Intangible assets and the trend in the accruals-cash flow association


Recent research documents a weakening of the negative association between accruals and cash
flows and raises the concern that accounting usefulness may be declining. We provide evidence
that the documented weakening of the association does not result from a loss of accounting
usefulness per se, but from deficiencies due to a specific accounting practice and a specific design
choice made by researchers, which can be corrected. At the core of the problem is the departure
from the matching principle resulting from the current accounting treatment of intangible
investments. More specifically, the weakening of the negative association is driven by the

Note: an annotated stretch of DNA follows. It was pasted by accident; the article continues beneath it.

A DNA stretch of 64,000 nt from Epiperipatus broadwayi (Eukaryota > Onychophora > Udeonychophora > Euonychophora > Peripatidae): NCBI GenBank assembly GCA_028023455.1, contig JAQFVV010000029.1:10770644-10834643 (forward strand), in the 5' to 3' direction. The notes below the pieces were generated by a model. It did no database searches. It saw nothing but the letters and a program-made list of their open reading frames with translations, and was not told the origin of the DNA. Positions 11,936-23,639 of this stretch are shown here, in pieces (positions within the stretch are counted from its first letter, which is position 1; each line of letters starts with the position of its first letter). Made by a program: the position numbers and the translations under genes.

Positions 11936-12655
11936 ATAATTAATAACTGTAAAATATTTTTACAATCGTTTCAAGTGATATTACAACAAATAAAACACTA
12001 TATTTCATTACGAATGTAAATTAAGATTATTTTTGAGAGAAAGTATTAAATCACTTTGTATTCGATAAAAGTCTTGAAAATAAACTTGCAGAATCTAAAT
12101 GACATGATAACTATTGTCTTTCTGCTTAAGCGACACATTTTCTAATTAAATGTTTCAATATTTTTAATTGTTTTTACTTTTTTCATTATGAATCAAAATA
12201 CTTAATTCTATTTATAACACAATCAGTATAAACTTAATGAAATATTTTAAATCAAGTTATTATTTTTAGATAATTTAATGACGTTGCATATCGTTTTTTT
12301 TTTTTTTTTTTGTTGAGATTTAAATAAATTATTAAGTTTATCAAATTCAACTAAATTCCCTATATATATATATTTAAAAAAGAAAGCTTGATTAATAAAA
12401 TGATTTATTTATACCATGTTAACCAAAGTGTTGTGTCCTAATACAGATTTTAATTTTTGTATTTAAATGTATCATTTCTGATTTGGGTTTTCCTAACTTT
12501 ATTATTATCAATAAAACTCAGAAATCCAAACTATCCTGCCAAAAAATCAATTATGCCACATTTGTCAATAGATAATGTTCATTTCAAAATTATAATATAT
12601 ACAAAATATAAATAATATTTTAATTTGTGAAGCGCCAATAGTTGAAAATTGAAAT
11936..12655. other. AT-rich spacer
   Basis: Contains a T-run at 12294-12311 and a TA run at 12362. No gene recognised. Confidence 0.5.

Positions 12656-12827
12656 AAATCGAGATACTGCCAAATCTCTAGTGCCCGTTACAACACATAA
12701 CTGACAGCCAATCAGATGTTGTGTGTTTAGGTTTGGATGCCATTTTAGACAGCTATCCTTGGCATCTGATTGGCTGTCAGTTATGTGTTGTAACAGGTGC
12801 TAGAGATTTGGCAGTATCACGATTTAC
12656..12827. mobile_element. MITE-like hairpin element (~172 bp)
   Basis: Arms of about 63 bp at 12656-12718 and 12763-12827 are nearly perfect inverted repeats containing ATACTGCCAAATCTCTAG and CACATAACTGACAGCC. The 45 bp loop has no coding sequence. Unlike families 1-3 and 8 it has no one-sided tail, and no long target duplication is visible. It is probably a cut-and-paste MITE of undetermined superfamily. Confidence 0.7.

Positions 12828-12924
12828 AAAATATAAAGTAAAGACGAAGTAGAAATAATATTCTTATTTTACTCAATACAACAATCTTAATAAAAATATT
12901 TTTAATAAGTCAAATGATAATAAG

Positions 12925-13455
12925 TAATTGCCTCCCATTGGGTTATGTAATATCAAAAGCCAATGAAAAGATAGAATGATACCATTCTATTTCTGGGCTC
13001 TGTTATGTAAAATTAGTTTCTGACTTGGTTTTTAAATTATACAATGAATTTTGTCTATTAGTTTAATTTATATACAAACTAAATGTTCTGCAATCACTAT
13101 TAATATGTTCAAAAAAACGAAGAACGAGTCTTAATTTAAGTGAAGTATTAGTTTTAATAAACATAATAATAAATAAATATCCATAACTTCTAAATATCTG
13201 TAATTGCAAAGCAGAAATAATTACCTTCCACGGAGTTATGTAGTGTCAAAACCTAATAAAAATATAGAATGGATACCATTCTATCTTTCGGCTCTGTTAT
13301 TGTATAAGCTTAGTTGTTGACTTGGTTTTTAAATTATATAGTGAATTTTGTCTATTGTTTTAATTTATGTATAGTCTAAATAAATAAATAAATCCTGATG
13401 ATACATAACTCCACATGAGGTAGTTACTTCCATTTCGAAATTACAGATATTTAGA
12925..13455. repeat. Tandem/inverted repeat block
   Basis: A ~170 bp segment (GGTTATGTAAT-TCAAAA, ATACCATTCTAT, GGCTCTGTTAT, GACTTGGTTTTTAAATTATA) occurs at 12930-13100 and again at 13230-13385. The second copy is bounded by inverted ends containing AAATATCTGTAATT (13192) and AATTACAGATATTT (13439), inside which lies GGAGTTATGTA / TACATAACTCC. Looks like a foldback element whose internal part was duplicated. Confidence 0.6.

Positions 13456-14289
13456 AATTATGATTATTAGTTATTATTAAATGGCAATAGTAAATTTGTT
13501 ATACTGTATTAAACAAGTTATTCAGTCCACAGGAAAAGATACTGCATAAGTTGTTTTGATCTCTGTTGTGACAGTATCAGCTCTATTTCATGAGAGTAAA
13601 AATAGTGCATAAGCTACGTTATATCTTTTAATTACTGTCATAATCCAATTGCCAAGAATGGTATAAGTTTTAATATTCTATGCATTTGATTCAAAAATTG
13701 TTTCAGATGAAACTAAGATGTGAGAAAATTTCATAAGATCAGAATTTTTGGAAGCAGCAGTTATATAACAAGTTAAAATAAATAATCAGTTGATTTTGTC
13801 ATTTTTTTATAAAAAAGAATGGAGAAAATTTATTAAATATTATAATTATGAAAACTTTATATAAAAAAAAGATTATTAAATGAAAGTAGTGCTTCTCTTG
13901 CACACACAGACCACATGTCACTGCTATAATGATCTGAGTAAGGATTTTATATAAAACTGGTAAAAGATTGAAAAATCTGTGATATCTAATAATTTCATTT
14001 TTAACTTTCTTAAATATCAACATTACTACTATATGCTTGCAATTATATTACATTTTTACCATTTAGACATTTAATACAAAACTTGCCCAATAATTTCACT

increasing level of intangible investments, which are expensed rather than capitalized, and by
researchers’ choice to scale accruals and cash flows by total assets, which are understated for
intangible-intensive firms. Treating intangible expenditures as capitalized investments and using
alternative scaling options practically eliminate the weakening trend in the correlation between
accruals and cash flows.